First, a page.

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23.6%-efficient monolithic perovskite/silicon tandem solar cells with improved stability

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Abstract

As the record single-junction efficiencies of perovskite solar cells now rival those of copper indium gallium selenide, cadmium telluride and multicrystalline silicon, they are becoming increasingly attractive for use in tandem solar cells due to their wide, tunable bandgap and solution processability. Previously, perovskite/silicon tandems were limited by significant parasitic absorption and poor environmental stability. Here, we improve the efficiency of monolithic, two-terminal, 1-cm2 perovskite/silicon tandems to 23.6% by combining an infrared-tuned silicon heterojunction bottom cell with the recently developed caesium formamidinium lead halide perovskite. This more-stable perovskite tolerates deposition of a tin oxide buffer layer via atomic layer deposition that prevents shunts, has negligible parasitic absorption, and allows for the sputter deposition of a transparent top electrode. Furthermore, the window layer doubles as a diffusion barrier, increasing the thermal and environmental stability to enable perovskite devices that withstand a 1,000-hour damp heat test at 85 C and 85% relative humidity.

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Figure 1: Design and performance of the perovskite top cell.
Figure 2: Design and performance of the perovskite/silicon tandem cell.
Figure 3: Stability of perovskite top cell.

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Acknowledgements

The authors thank M. Leilaeioun and K. Fisher for assistance with silicon cell fabrication and simulation. The information, data and work presentedherein were funded in part by the US Department of Energy (DOE) Sunshot NextGen III program under award number DE-EE0006707, the National Science Foundation (NSF) and Department of Energy under NSF Cooperative Agreement No. EEC-1041895, the Research Corporation for Science Advancement through Scialog Collaborative Innovation Award Number 23460, and the National Research Foundation Singapore through the Singapore MIT Alliance for Research and Technology’s Low Energy Electronic Systems research programme. K.A.B. is supported by the NSF Graduate Research Fellowship Program under Grant No. DGE-114747. The optical measurements were performed in part at the Stanford Nanofabrication Facility’s nSiL laboratory, which is funded by NSF award ARI-0963061. AFM and SEM were performed at the Stanford Nano Shared Facilities (SNSF). We appreciate those who provided supplies for device encapsulation: J. Kapur (Dupont) for Surlyn, L. Postak (Quanex) for Solargain edge tape, T. Orfley (Corning) for eagle glass, and S. Ebers and S. Lee (Ulbrich Solar Technologies) for bus ribbon.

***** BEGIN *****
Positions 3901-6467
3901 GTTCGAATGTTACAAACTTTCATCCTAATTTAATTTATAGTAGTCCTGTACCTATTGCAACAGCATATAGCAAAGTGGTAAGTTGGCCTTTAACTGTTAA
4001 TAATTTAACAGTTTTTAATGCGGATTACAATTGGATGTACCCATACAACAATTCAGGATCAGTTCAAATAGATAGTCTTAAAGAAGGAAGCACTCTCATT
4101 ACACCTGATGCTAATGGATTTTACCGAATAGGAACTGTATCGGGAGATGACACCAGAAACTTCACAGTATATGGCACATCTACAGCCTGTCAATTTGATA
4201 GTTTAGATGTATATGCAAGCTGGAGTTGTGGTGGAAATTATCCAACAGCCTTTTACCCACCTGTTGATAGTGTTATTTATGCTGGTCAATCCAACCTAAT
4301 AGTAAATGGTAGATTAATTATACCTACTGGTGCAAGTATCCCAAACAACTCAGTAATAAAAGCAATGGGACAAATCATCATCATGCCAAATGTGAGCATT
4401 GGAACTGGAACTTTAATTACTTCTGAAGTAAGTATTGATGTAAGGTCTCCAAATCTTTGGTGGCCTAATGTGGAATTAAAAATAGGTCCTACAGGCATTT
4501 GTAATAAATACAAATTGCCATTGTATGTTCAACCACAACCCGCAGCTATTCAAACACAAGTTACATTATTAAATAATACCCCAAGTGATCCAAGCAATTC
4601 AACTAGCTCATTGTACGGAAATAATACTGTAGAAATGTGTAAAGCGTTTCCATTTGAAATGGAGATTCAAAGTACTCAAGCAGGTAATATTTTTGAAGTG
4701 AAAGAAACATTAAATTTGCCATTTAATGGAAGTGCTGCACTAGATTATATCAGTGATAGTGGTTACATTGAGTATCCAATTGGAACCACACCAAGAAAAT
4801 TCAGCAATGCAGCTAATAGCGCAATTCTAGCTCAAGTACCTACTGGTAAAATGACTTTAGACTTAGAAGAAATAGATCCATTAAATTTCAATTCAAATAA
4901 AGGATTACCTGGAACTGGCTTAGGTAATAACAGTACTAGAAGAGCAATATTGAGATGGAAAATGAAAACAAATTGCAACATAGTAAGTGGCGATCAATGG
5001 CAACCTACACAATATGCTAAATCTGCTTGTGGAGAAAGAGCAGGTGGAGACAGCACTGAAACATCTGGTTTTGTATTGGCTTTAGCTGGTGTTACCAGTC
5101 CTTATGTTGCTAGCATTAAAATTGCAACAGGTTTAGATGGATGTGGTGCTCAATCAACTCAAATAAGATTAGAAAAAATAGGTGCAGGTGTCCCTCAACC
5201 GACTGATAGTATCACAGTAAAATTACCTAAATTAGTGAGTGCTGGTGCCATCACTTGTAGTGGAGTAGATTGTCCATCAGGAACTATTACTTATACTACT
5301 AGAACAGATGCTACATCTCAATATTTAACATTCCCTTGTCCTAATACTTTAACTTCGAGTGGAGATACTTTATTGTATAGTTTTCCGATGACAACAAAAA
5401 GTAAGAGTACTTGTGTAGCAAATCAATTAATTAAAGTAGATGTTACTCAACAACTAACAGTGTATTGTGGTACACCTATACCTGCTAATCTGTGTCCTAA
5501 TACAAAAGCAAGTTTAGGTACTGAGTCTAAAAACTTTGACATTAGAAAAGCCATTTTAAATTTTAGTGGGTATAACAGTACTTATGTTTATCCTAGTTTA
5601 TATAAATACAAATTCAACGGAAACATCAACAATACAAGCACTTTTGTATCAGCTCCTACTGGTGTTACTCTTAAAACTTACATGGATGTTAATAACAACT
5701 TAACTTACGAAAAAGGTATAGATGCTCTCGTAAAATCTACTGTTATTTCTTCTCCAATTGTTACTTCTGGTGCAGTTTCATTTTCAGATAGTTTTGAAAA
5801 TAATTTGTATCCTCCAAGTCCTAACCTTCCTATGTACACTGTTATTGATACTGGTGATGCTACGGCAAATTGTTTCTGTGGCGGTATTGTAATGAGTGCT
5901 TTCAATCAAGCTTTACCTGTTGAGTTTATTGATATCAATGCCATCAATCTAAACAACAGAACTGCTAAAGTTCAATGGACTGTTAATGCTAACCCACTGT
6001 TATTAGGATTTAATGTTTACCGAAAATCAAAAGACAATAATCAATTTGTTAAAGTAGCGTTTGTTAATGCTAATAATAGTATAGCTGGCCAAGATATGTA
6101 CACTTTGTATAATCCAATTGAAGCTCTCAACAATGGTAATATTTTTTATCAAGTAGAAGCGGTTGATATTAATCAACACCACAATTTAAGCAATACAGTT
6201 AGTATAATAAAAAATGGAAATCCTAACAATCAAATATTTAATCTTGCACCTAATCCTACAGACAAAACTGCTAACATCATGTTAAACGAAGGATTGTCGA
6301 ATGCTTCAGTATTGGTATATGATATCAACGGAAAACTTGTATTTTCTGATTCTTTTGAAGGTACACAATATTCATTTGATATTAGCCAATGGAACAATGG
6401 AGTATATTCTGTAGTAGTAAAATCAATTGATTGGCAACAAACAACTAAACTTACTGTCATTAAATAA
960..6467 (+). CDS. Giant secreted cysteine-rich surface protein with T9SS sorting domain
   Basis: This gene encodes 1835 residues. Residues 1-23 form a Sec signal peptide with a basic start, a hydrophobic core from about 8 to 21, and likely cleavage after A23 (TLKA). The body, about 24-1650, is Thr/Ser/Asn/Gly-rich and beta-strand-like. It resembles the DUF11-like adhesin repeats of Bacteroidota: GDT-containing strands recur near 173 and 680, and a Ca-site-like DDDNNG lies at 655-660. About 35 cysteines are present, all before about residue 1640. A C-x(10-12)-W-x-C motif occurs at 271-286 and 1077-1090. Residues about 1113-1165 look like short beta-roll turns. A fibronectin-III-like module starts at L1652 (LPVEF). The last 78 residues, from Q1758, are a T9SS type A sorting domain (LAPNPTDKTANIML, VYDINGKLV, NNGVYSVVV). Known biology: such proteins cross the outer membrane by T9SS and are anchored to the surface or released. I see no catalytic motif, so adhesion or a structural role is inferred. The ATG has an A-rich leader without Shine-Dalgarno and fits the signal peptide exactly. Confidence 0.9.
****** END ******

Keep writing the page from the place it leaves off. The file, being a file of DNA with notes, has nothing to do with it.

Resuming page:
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Authors and Affiliations

Authors

Contributions

K.A.B. led the fabrication of the perovskite solar cell; A.F.P. performed the ALD process for the window layer on the perovskite solar cell; Z.J.Y. led the fabrication of the silicon heterojunction solar cell; M.B. assisted with the fabrication of the silicon nanoparticle rear reflector. R.C. packaged devices. D.P.M. initiated the perovskite development. R.L.Z.H. developed the NiOx layer. C.D.B., J.P.M., T.L. and I.M.P. aided in project ideation and planning. M.C.M. assisted in semi-transparent-perovskite fabrication. N.R. performed AFM measurements. R.P. performed transfer-matrix optical modelling. S.S. assisted in ALD work. D.H. assisted in packaging and stability testing. W.M. and F.M. assisted in ITO deposition. K.A.B., A.F.P., Z.J.Y., Z.C.H. and M.D.M. wrote the manuscript, and all the rest discussed and reviewed the manuscript. Z.C.H. and M.D.M. led the entire project.

Corresponding authors

Correspondence to Zachary C. Holman or Michael D. McGehee.

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The authors declare no competing financial interests.

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Supplementary Information

Supplementary Tables 1–4, Supplementary Figures 1–11, Supplementary References. (PDF 1320 kb)

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Bush, K., Palmstrom, A., Yu, Z. et al. 23.6%-efficient monolithic perovskite/silicon tandem solar cells with improved stability. Nat Energy 2, 17009 (2017). https://doi.org/10.1038/nenergy.2017.9

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